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  • July 11, 2014 - Reflections

    By Jean S. Horner
    The other day while walking down a corridor in a public building, I saw what appeared to be someone walking toward me. On coming closer, I found it was my own reflection in a huge mirror. For a moment it frightened me. Somehow a full-length reflection of one’s self is a startling thing. ...




The Christian Angler’s Guide to Fishing

By Ken Horn
Aug. 12, 2012

Fishing is my favorite recreational pastime. I love to be in the outdoors, on the water, rod in hand. It’s a biblical occupation … sort of.

The Bible has a few things to say about fish and fishing. We all know of Jonah’s encounter with the “great fish” — one that would have been too big for fishermen to catch. Once, Jesus helped His hapless disciples fill their nets with more fish than they could handle. But perhaps the most important mention is when Jesus said to His disciples, “Follow me, and I will make you fishers of men” (Matthew 4:19, NKJV).

I became a lifelong fisherman by following my dad’s lead. He loved fishing, and I grew to love it as we shared many father-son fishing outings, starting when I was 5 and only ending when he passed away.

My dad used to say, “In order to catch fish, you have to be smarter than the fish.” Ah, that’s sometimes a problem.

But every fisherman eventually catches something. There’s nothing quite like feeling a bass slam your crankbait or a steelhead smack your spinner. The excitement of a give-and-take battle with a large fish is something anglers live for.

Though the fishing in biblical times was done with nets, “fishing” to catch souls has numerous parallels to our modern form of angling.

Here are some things you must do to be a successful fisherman … or “to fish for people” (NIV) successfully.


Know the water

Any regular fisherman knows that one of the most important keys to productive fishing is local knowledge. When you fish the same body of water regularly, you eventually obtain that knowledge. When you head out of town and want to wet a line, the best thing you can do is get advice from a local … or watch how a local does it.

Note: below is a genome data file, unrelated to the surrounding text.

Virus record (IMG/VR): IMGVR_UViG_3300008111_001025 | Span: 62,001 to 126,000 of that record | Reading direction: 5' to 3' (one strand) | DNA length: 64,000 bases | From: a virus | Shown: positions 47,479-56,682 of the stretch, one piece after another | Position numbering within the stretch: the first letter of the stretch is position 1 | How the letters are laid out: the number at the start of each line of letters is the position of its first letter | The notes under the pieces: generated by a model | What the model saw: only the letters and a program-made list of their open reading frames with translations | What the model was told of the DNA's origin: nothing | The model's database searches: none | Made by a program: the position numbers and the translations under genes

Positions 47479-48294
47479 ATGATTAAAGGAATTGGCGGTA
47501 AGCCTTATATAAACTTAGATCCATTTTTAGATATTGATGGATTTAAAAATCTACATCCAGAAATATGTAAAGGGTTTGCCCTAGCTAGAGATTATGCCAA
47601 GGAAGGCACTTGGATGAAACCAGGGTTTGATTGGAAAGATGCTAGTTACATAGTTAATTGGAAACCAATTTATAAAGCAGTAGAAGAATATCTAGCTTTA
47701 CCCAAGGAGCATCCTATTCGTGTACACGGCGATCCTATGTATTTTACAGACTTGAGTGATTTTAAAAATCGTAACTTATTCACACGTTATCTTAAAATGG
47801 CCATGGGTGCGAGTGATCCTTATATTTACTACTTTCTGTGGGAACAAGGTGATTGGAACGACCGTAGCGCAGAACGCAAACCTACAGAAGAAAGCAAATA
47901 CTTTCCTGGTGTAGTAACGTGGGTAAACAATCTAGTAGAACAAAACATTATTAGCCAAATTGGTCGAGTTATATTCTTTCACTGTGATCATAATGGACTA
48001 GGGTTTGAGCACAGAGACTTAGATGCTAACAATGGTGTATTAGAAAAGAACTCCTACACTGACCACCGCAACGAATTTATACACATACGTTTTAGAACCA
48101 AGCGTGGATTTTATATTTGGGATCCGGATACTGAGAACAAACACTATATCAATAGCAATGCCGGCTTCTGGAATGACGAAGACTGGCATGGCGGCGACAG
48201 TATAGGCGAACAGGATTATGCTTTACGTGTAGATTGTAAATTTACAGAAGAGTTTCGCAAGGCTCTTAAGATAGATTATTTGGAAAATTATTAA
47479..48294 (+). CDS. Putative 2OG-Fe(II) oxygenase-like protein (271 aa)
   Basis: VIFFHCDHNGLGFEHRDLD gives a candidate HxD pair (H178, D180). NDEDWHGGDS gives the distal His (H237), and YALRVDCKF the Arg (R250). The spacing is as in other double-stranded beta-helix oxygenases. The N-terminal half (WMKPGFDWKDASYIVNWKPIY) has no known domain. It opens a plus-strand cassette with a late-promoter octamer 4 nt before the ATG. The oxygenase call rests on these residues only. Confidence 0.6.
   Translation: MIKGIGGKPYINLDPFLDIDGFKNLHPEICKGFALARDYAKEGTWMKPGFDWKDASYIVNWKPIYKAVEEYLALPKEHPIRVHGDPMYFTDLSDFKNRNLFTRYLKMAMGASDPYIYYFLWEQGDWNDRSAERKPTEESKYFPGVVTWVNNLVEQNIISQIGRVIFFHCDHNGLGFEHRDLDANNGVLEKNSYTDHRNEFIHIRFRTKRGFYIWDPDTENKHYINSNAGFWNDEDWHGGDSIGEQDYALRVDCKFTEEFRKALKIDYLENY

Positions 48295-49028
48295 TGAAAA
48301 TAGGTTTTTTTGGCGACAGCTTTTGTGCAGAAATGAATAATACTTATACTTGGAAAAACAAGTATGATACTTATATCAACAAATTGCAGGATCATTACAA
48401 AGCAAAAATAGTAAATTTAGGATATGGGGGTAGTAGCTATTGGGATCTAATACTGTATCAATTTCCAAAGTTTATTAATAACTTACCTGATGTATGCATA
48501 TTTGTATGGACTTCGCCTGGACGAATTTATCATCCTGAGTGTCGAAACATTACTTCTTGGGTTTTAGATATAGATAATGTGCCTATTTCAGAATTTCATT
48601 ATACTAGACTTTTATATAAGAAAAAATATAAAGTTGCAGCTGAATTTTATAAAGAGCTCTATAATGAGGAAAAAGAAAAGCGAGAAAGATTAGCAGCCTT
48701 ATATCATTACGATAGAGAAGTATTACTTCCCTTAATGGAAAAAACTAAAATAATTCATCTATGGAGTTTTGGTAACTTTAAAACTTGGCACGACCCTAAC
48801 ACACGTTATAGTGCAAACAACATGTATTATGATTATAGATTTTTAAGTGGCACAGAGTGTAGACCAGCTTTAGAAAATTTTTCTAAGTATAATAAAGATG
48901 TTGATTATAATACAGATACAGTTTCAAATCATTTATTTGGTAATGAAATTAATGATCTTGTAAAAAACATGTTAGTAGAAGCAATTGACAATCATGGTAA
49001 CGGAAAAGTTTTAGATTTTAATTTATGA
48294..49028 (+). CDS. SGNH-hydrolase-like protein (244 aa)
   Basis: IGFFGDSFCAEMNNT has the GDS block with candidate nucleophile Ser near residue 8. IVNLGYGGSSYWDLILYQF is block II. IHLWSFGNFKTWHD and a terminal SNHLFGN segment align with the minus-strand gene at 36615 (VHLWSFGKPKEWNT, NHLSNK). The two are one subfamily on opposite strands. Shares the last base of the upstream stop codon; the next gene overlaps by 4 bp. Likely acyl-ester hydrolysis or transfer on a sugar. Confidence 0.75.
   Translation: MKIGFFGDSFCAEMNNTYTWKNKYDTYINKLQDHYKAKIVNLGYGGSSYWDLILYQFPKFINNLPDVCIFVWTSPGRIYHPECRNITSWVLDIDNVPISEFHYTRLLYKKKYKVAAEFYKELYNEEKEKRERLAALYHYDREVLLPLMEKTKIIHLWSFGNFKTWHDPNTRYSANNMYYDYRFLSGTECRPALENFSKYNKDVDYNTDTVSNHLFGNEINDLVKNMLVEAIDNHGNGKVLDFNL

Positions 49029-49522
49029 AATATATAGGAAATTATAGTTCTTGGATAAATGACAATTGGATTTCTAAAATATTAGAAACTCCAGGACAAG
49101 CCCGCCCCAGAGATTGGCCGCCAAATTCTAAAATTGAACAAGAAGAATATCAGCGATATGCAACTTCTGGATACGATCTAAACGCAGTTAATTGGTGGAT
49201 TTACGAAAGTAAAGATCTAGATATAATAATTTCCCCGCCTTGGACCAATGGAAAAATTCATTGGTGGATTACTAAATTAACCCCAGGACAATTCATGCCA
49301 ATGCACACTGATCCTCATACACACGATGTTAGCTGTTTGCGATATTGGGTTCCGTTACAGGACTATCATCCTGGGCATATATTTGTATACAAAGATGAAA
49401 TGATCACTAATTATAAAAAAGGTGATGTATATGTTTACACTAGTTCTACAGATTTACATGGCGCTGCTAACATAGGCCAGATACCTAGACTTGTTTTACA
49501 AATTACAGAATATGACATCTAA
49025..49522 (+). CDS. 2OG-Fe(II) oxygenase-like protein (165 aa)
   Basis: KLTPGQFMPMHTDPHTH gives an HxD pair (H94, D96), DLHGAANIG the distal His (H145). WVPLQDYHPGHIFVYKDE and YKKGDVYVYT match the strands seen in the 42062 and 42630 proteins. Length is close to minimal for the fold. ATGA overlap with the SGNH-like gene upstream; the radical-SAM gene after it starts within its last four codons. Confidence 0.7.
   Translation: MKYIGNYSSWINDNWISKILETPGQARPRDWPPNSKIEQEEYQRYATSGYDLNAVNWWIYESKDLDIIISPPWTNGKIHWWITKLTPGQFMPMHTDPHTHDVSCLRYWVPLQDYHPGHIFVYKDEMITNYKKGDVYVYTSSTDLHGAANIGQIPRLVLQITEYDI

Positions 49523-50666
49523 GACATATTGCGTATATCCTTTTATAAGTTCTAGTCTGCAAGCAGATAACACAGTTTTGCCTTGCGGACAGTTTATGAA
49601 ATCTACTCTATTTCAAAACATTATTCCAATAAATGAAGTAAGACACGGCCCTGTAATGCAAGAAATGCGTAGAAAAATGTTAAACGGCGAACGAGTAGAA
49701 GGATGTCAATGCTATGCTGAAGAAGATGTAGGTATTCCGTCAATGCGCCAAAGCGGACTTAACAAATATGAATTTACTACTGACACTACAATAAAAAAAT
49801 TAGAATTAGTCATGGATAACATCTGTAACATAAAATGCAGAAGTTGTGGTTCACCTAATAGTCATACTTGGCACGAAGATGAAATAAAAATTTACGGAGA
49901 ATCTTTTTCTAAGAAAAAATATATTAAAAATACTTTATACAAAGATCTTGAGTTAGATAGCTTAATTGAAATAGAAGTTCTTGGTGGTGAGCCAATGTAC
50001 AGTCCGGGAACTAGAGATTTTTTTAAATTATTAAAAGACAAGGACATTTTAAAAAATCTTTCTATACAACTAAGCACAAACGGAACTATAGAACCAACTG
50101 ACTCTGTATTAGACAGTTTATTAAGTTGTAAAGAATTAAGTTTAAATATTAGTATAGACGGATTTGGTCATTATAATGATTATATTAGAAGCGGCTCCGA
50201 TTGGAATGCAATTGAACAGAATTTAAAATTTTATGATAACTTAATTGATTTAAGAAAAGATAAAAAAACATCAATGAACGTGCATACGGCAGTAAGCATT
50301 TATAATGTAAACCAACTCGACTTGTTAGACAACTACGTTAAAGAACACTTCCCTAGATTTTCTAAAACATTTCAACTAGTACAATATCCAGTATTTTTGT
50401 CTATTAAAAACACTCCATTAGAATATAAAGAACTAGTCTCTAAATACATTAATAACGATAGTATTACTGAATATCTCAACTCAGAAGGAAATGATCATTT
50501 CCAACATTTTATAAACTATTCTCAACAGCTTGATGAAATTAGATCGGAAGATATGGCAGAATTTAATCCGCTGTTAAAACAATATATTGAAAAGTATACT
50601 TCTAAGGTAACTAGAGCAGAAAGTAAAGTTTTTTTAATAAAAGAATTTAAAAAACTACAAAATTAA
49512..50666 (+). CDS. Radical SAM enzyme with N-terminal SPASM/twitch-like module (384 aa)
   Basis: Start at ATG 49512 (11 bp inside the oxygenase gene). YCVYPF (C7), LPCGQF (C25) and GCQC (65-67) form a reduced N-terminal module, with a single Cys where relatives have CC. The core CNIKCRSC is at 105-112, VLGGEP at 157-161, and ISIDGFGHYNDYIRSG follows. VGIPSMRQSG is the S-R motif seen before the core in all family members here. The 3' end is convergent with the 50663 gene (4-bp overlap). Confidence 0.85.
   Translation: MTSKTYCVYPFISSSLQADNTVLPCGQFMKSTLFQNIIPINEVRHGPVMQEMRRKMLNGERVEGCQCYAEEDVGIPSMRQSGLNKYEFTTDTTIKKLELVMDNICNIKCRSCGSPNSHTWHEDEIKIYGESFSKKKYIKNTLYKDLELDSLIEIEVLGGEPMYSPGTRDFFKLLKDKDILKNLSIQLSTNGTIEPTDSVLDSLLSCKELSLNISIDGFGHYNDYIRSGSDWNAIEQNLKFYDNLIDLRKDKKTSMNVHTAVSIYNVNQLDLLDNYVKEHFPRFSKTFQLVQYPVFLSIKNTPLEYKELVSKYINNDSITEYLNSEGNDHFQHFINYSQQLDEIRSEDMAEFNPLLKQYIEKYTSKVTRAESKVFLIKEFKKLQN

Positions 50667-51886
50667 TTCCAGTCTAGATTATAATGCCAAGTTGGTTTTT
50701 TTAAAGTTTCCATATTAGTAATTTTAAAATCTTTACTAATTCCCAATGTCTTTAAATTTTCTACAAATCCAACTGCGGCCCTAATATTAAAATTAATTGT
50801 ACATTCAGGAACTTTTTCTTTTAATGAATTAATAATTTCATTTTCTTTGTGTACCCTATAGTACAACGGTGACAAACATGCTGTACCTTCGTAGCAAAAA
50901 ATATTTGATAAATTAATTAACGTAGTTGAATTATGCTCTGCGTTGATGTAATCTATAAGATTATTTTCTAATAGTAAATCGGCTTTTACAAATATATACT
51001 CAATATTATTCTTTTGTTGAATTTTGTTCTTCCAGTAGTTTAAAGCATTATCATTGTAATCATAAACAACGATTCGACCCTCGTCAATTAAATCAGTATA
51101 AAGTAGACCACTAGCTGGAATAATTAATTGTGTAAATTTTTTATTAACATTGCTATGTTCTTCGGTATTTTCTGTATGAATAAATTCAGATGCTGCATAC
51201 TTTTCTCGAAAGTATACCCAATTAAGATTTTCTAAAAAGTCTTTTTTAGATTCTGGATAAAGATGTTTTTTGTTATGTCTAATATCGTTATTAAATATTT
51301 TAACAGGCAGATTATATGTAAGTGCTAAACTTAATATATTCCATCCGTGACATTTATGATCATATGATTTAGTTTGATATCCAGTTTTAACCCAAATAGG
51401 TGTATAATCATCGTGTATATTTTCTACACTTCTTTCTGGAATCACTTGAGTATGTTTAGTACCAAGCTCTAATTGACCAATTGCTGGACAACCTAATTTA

Churches used to be largely isolated cultures, cut off from the surrounding communities, except for the occasional outreach. People were expected to find those churches if they wanted to be saved. Evangelistic techniques were somewhat uniform and, thus, worked better in some locales than others.

Today, churches are targeting communities and specific cultures. They are doing a better job of getting to know their surroundings and putting that local knowledge to work. Where this is done, fishing for souls is usually good.

It also tells us why long-term pastorates and ministries generally produce more fruit.


Be patient ... and persistent

My dad was the most patient man I ever knew. It was extremely rare for him to ever show a glint of lost patience.

That extended to our fishing outings. He would linger at holes he knew should produce fish much longer than other fishermen. That extra time didn’t always yield fish, but it often did.

He would catch fish in places others said were “fished out” — because he persisted.

Those who fish for souls often quit too quickly. A true fisherman never lets a bad outing keep him from going back.

Fish where you can catch fish

Your best results usually come from fishing a “hot spot” — a more remote place that hasn’t seen a constant barrage of lures and bait.

But even the most heavily fished spots can yield fish. After evangelist Charles Finney’s revivals, upstate New York was considered a “burned-over district.” But the Laymen’s Revival that began with a small prayer meeting soon showed there were still many “fish” to catch.


Fish the runs